so much that I could with difficulty discern lha
features of any person, unless very near, and look
ing steadily at them for some time At the instance
o!~a friend, I was induced to take Hampton's Vege
table Tincture, of which 1 have taken lour bottles,
and have new the happiness to iulurm the public
that the ab've medicine has had the desired eifect
of completely curing all the complaints ! iiate
stated, and, >hank God, 1 now teel better than I nave
felt lor the last fifteen years.
The Doctor is at liberty to publish this certificate,
as I feel it n duty due to biro and tG pereor.s who
are now suffering uuder complaints similar to mice.
Widow of the late Commodore Thompson.
Washington, New York Avenue.
Call on O. A. STRKCKEH and get pamphlets
gratis. See advertisement in today'spa,;jr.
au 19
Great Cure tor Dyspepsia,—Dß. J
75 cents.
I have cured more than five thousand period of
Dyspepsia and Li»«jr Complaints witfl my l>y«pep
tic Compound and family Puis Read in-* follow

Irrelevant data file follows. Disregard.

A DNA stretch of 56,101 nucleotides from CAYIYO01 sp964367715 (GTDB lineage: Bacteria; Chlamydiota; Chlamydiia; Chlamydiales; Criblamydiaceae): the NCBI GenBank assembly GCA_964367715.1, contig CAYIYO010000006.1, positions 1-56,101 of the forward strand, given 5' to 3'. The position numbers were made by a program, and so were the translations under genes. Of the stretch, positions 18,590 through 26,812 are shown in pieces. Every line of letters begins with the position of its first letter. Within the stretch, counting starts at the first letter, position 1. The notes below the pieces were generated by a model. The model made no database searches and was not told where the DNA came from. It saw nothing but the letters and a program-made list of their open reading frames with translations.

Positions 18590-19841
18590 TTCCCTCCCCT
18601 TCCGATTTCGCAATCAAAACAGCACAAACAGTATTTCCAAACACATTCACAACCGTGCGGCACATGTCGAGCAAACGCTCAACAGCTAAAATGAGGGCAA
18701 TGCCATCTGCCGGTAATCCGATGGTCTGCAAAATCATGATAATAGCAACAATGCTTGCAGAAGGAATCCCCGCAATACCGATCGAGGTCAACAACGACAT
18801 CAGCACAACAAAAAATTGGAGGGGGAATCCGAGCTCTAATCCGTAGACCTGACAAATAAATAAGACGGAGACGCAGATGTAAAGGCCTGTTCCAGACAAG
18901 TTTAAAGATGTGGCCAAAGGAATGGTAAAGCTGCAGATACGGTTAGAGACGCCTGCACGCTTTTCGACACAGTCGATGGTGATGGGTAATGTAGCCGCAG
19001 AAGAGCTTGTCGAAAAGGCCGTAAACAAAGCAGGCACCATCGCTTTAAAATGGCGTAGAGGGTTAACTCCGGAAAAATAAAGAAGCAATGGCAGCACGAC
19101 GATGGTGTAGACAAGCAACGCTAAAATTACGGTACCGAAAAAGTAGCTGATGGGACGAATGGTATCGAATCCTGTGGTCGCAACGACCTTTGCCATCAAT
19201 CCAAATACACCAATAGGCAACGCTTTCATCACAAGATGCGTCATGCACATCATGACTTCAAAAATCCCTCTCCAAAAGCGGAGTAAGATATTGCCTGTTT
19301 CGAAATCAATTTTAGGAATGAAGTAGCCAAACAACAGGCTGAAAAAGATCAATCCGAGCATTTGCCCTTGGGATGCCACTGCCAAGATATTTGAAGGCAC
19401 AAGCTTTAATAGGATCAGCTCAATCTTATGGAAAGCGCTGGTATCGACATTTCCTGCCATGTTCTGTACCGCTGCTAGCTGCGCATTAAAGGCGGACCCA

ing letter trom a gentleman in Virginia, whom I
never saw. He is one of thousands who are living
monuments of the great cures made by n:y fami
ly Medicines.—J. S. Rose, M D.
Dinwiddir Co , Va., June, 1652.
To Dr. J. S. Rose, Philadelphia—Dear sir: rcr
the sake of humanity, 1 write these few -ines to in
form you and the public generally, ot the great
cure your Dyspeptic Compound has made on me.
In the summer ol IbaO, 1 was attacked with a vio
lent diarrhoea, and alter trying the remedies pre
scribed by two or three eminent physicians tor lo
months, without any effect, and being reduced al
most to a skeleton, and scarcely able to walk across
my room, I accidentally received one of y<ur clr "
culars, in which I found my ditease eXKCt.y de
scribed. My son went to Petersburg and parts**
ed a bottle of tne DYSPEPTIC COMPOUND,
a box of your FAMILY ob ALTERATI v E PILLS,
and to my great astonishment and satisfaction. 1
found gr.eat relief In a tew days; and in two weeks
I was entirely well. At this time I am in better